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coverpic flag US - Illinois - Full Moon 105 - 04/24/05

Sam Prekop
Who's Your New Professor
Thrill Jockey

Let me tell you about me and Sam Prekop. My ears were introduced to his breath and resonance about five years ago when I developed an unhealthy obsession with the Sea and Cake's back catalogue. Each album seemed to invite a new and faintly unique perspective on how to write sublime, beautiful jazz-pop. Some electronics here, a little salsa rhythm there, but the core of the music was the same: Sam's voice and solid songwriting.

But I don't return to a particular Sea and Cake album on a regular basis. True, I love to listen to the Sea and Cake, choosing The Biz when I want short tunes with more focus on guitar work, Oui when I want something really summery and light, or Nassau when I want to hear their most outstanding songs. Sam Prekop's debut, however, is another matter. I often turn to it when I think I want to listen to the Sea and Cake, and then I realise that Sam Prekop is better than any of the individual albums.

Sam Prekop is a perfect album. The ebb and flow of the instrumentation - lovingly handled by Jim O'Rourke - is impossibly wonderful. It's jazzy without being too jazz; light without being insubstantial; intimate without being self-conscious. I love it. It's an album that sounds fresh and unique every time. The nuance of the sound is breathtaking.

And now, five years on, we have Sam Prekop's second solo album. And it's basically halfway between a Sea and Cake record and Sam's debut. It's disappointing. I set up my listening experience to be as conducive as possible to drifting away in a Sam Prekop-induced reverie. But the sun, the trees and the lawn didn't help. What's wrong with this?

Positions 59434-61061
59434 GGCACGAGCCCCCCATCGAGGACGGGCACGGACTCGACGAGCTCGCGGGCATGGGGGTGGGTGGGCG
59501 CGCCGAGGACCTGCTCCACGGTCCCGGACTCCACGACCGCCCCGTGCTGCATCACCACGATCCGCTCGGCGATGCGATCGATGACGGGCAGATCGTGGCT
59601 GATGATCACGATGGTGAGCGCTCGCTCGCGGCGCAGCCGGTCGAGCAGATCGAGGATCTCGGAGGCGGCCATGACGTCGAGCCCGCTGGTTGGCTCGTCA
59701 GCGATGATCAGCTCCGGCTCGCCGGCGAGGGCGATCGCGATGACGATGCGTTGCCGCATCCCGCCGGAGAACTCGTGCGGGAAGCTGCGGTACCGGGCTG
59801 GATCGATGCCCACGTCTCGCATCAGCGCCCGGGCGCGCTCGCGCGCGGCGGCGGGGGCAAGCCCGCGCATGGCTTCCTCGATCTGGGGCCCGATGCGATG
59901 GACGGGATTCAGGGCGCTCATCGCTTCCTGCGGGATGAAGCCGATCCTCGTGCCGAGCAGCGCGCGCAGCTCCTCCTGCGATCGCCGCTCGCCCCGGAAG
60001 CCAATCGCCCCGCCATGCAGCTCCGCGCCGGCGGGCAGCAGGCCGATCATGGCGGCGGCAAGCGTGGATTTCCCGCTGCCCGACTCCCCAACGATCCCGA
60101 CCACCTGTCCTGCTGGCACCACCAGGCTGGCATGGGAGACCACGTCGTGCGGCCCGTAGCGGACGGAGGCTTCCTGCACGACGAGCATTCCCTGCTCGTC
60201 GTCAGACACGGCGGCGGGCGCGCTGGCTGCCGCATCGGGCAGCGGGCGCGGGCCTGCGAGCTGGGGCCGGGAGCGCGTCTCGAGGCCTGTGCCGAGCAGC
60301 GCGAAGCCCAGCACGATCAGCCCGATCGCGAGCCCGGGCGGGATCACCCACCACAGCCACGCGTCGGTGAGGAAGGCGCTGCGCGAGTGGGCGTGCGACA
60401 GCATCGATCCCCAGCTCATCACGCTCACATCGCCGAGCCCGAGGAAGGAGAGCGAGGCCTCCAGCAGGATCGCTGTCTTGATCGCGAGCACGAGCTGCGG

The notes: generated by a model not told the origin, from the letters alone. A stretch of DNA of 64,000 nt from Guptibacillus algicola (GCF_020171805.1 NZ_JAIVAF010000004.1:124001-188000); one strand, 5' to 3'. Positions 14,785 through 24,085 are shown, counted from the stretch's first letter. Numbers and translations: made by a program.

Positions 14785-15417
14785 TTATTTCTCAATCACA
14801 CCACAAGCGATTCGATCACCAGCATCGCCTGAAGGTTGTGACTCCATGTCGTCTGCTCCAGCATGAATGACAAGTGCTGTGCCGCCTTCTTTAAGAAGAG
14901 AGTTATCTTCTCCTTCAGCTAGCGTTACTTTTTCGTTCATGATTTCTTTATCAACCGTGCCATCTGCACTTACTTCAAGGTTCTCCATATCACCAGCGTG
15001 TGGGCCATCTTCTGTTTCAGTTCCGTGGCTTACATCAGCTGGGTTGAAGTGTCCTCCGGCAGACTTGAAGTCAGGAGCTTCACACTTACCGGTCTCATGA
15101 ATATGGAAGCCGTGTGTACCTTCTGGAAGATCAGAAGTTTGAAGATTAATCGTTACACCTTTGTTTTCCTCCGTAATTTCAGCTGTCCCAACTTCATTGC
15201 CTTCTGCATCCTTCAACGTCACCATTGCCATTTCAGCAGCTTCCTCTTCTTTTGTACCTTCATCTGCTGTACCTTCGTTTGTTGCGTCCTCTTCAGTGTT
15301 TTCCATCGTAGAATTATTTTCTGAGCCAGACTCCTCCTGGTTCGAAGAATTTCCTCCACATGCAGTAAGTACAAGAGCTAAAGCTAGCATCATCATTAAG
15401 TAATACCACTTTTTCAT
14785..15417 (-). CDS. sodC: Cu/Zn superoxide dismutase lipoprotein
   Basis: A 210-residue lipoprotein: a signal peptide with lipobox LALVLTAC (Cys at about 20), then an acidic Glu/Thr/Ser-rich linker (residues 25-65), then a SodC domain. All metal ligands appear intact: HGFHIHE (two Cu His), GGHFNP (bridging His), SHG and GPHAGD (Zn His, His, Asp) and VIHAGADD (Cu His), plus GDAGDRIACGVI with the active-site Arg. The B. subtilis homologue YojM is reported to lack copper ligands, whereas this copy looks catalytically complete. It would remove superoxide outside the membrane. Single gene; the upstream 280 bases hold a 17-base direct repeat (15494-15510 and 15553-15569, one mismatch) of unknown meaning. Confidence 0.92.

It's not that it's bad. By no means. It's just that it's not as good as the debut, nor as strong as the Sea and Cake. It's perhaps on par with the last Sea and Cake album, One Bedroom, which seriously sagged in the second half and bizarrely included a cover of Bowie's "Sound and Vision". Who's Your New Professor could have trimmed a couple of its weaker tracks. It's missing Eric Claridge's sublime bass playing. It's missing that special something.

Perhaps my expectations are too high. Or perhaps this just isn't so hot. Either way, if you're going to buy a Sam Prekop album, get his debut - you'll never regret it.

Copyright © 2005 Tim Clarke e-mail address

You may also want to check out our Sam Prekop article/review: The Republic.

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